Neuroinflammation plays an important role in HIV-associated neurological disorders; however, its role prior to the onset of symptomatic disease is unclear. We imaged microglial activation, the hallmark of neuroinflammation, in asymptomatic HIV-infected patients on effective combination ART.
Seven neurologically and cognitively asymptomatic adults with chronic HIV-infection and nine healthy volunteers were investigated with [11C]-PK11195 PET, a marker of translocator protein (TSPO) expressed by activated microglia. In the HIV-infected patients, cognitive speed, accuracy and executive function were also assessed. Between-group differences in [11C]-PK11195 binding potential were localized throughout the brain with statistical parametric mapping (SPM) and associations between levels of [11C]-PK11195 binding and cognitive performance were interrogated using linear regression modelling.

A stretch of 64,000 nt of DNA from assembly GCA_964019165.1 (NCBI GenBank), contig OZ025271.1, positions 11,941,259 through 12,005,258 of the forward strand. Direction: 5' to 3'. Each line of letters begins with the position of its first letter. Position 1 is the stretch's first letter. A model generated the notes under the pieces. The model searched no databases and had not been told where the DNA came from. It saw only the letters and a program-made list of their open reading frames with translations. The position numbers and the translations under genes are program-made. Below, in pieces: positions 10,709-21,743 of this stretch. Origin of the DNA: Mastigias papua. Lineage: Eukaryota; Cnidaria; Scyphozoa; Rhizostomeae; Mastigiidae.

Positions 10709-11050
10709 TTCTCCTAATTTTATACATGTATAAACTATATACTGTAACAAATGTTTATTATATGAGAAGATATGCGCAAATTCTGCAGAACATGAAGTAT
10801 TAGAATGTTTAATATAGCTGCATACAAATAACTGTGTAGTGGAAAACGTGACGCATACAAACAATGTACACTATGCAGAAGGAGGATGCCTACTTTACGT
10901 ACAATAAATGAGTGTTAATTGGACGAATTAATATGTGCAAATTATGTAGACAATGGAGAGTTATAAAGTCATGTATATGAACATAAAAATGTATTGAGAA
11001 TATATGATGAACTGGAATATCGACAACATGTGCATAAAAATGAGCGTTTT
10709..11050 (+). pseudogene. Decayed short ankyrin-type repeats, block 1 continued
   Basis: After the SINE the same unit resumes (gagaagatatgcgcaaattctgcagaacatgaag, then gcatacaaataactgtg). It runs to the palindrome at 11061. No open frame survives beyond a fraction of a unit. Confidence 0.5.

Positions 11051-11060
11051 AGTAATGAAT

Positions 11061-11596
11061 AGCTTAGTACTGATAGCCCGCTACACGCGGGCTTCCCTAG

In HIV-infected patients, Statistical parametric mapping detected clusters of significantly increased [11C]-PK11195 binding in corpus callosum (P = 0.001), anterior cingulate (P = 0.001), posterior cingulate (P = 0.008) and temporal (P = 0.026) and frontal (P = 0.038) areas. Cognitive functions were intact in the HIV group, however, a significant association between greater [11C]-PK11195 binding and poorer executive function performance was observed in the anterior cingulate (P = 0.031), corpus callosum and posterior cingulate (P = 0.001).
Despite effective control of HIV infection, neuroinflammation, as evidenced by the presence of focal cortical areas of activated microglia, occurs in asymptomatic HIV-infected patients and levels correlate with poorer executive performance. Further studies are needed to establish whether detection of activated microglia in HIV-infected patients represents a marker of future neurocognitive decline.